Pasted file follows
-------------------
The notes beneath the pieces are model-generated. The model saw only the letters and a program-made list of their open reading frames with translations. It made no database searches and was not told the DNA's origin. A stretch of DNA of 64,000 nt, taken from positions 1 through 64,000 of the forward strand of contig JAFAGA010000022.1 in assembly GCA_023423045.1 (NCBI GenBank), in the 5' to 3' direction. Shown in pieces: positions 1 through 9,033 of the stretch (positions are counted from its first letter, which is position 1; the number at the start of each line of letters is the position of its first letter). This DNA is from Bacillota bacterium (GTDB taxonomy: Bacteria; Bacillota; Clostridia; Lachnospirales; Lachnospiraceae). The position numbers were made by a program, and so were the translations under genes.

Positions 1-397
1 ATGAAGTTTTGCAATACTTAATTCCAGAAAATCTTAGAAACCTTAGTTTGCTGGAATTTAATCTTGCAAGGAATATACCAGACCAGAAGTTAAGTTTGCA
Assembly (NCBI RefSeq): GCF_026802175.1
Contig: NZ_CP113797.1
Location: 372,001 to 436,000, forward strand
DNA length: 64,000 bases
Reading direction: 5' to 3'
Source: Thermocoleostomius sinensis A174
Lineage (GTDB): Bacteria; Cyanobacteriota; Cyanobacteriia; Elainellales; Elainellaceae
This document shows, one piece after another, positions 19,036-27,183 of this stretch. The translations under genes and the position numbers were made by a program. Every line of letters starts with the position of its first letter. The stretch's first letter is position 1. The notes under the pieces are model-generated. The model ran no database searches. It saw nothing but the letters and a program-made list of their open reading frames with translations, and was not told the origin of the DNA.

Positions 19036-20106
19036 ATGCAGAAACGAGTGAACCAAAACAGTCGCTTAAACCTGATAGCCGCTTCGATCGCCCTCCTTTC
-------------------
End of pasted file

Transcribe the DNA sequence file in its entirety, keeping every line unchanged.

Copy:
The notes beneath the pieces are model-generated. The model saw only the letters and a program-made list of their open reading frames with translations. It made no database searches and was not told the DNA's origin. A stretch of DNA of 64,000 nt, taken from positions 1 through 64,000 of the forward strand of contig JAFAGA010000022.1 in assembly GCA_023423045.1 (NCBI GenBank), in the 5' to 3' direction. Shown in pieces: positions 1 through 9,033 of the stretch (positions are counted from its first letter, which is position 1; the number at the start of each line of letters is the position of its first letter). This DNA is from Bacillota bacterium (GTDB taxonomy: Bacteria; Bacillota; Clostridia; Lachnospirales; Lachnospiraceae). The position numbers were made by a program, and so were the translations under genes.

Positions 1-397
1 ATGAAGTTTTGCAATACTTAATTCCAGAAAATCTTAGAAACCTTAGTTTGCTGGAATTTAATCTTGCAAGGAATATACCAGACCAGAAGTTAAGTTTGCA
Assembly (NCBI RefSeq): GCF_026802175.1
Contig: NZ_CP113797.1
Location: 372,001 to 436,000, forward strand
DNA length: 64,000 bases
Reading direction: 5' to 3'
Source: Thermocoleostomius sinensis A174
Lineage (GTDB): Bacteria; Cyanobacteriota; Cyanobacteriia; Elainellales; Elainellaceae
This document shows, one piece after another, positions 19,036-27,183 of this stretch. The translations under genes and the position numbers were made by a program. Every line of letters starts with the position of its first letter. The stretch's first letter is position 1. The notes under the pieces are model-generated. The model ran no database searches. It saw nothing but the letters and a program-made list of their open reading frames with translations, and was not told the origin of the DNA.

Positions 19036-20106
19036 ATGCAGAAACGAGTGAACCAAAACAGTCGCTTAAACCTGATAGCCGCTTCGATCGCCCTCCTTTC